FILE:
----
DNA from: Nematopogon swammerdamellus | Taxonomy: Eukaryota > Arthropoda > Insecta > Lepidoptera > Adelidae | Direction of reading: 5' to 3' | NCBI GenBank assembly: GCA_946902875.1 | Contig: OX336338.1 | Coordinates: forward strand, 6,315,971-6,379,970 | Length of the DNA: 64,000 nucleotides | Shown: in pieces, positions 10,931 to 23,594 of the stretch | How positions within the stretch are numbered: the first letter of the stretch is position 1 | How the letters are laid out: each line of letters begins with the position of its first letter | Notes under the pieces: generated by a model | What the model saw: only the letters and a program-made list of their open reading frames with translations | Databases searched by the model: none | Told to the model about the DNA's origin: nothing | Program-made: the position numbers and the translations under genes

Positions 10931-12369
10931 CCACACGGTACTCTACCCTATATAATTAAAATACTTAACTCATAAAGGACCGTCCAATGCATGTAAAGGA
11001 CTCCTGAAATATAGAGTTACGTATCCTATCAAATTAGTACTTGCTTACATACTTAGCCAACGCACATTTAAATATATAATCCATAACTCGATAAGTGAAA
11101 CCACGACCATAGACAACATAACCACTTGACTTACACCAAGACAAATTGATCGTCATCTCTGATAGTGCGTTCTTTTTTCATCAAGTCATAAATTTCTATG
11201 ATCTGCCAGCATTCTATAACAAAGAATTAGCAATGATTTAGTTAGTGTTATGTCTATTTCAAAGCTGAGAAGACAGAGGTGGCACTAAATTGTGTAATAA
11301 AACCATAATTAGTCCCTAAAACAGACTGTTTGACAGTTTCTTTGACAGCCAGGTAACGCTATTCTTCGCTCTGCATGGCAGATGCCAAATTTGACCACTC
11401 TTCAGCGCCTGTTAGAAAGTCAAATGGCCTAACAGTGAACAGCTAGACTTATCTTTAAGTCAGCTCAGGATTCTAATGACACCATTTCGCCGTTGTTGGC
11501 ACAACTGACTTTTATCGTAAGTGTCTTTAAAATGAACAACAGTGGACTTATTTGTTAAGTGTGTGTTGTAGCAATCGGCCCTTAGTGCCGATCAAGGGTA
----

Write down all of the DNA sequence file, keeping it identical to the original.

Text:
DNA from: Nematopogon swammerdamellus | Taxonomy: Eukaryota > Arthropoda > Insecta > Lepidoptera > Adelidae | Direction of reading: 5' to 3' | NCBI GenBank assembly: GCA_946902875.1 | Contig: OX336338.1 | Coordinates: forward strand, 6,315,971-6,379,970 | Length of the DNA: 64,000 nucleotides | Shown: in pieces, positions 10,931 to 23,594 of the stretch | How positions within the stretch are numbered: the first letter of the stretch is position 1 | How the letters are laid out: each line of letters begins with the position of its first letter | Notes under the pieces: generated by a model | What the model saw: only the letters and a program-made list of their open reading frames with translations | Databases searched by the model: none | Told to the model about the DNA's origin: nothing | Program-made: the position numbers and the translations under genes

Positions 10931-12369
10931 CCACACGGTACTCTACCCTATATAATTAAAATACTTAACTCATAAAGGACCGTCCAATGCATGTAAAGGA
11001 CTCCTGAAATATAGAGTTACGTATCCTATCAAATTAGTACTTGCTTACATACTTAGCCAACGCACATTTAAATATATAATCCATAACTCGATAAGTGAAA
11101 CCACGACCATAGACAACATAACCACTTGACTTACACCAAGACAAATTGATCGTCATCTCTGATAGTGCGTTCTTTTTTCATCAAGTCATAAATTTCTATG
11201 ATCTGCCAGCATTCTATAACAAAGAATTAGCAATGATTTAGTTAGTGTTATGTCTATTTCAAAGCTGAGAAGACAGAGGTGGCACTAAATTGTGTAATAA
11301 AACCATAATTAGTCCCTAAAACAGACTGTTTGACAGTTTCTTTGACAGCCAGGTAACGCTATTCTTCGCTCTGCATGGCAGATGCCAAATTTGACCACTC
11401 TTCAGCGCCTGTTAGAAAGTCAAATGGCCTAACAGTGAACAGCTAGACTTATCTTTAAGTCAGCTCAGGATTCTAATGACACCATTTCGCCGTTGTTGGC
11501 ACAACTGACTTTTATCGTAAGTGTCTTTAAAATGAACAACAGTGGACTTATTTGTTAAGTGTGTGTTGTAGCAATCGGCCCTTAGTGCCGATCAAGGGTA